• Will the bill ensure that the legalization program is covered by beneficiaries, and not taxpayers?
  • What will happen to individuals who do not come forward and register, or get provisional status?
  • What will happen if the border is never secured?  What will be the consequences, including for those that have already received registered provisional status?
  • Will the agency in charge of immigration benefits be able to handle the additional workload while also preventing fraud and abuse?
  • Will the bill encourage cooperation between the federal government and state and locals to enforce the laws?
  • How will the bill ensure that ICE agents are allowed to do their job?
  • Will E-Verify be mandatory for all businesses?  Will there be exceptions to the rule?
  • Will the bill require all businesses to use E-Verify now, or will it drag out the requirement even though it’s ready to go nationwide?
  • Will the bill exempt or preserve state laws that require E-Verify?
  • What are the concessions to the unions and to the business community?
  • Will the new temporary worker program, which is a new model encompassing instant portability, truly work?  How will employers be held responsible for the visa holders, if at all?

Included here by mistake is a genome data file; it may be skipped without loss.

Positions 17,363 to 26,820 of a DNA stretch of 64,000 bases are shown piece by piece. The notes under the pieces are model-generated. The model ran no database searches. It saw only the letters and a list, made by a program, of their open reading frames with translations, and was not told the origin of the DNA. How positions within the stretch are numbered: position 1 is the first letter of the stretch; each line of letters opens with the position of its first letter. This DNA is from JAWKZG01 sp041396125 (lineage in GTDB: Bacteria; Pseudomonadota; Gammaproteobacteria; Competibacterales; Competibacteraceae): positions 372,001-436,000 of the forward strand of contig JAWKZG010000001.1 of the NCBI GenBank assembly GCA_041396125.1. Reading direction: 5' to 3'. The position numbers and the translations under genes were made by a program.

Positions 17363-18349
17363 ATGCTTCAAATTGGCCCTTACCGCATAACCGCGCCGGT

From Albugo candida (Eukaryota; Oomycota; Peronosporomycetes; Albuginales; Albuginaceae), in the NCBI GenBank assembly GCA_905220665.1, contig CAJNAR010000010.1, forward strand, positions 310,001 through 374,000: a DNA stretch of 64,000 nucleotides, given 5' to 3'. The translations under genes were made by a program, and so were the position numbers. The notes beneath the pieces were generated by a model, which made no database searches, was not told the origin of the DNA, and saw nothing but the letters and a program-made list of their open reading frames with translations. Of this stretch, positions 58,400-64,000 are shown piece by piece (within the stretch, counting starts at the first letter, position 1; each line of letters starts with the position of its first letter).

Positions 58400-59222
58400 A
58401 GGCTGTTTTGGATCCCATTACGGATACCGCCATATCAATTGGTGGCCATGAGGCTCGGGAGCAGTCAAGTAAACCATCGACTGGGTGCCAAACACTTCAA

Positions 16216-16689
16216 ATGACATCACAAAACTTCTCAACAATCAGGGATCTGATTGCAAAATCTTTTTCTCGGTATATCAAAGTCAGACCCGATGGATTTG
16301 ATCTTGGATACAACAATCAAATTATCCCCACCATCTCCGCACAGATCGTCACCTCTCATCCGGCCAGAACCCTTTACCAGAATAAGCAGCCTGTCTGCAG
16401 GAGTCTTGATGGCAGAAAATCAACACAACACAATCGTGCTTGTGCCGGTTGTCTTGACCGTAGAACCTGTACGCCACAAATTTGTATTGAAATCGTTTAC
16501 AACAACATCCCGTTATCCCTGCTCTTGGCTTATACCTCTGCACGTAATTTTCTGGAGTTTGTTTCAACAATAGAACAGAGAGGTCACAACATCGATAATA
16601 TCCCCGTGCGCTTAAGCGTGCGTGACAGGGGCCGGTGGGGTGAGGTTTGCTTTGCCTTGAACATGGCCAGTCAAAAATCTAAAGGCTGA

• Is the new temporary worker program truly temporary?  Will they get a special green card process?
  • Will the bill exempt certain industries, like construction, from this new visa program?
  • Will the 11 million people here illegally get priority in this new temporary worker program?  Will they be able to use it?
  • Will the bill require employers to first recruit and hire Americans?

Mr. President, we have a long road ahead of us to pass legislation to reform our immigration system.  We’ll have many more questions, and hopefully, a transparent and deliberative process to improve the bill.  I look forward to working with my colleagues on this issue, and solving the problem once and for all.

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Feinstein, Grassley Introduce Bill to Combat Transnational Organized Crime PDF Print E-mail
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Written by Grassley Press   
Monday, 15 April 2013 07:38